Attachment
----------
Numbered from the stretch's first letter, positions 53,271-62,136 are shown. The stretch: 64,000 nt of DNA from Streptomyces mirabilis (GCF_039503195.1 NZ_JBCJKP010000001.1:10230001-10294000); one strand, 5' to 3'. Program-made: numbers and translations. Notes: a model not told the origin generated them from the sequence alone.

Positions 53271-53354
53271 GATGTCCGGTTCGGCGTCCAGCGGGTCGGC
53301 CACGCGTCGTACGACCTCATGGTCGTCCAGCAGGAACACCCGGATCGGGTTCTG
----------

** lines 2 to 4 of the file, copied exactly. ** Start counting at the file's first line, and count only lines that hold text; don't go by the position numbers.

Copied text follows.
Positions 53271-53354
53271 GATGTCCGGTTCGGCGTCCAGCGGGTCGGC
53301 CACGCGTCGTACGACCTCATGGTCGTCCAGCAGGAACACCCGGATCGGGTTCTG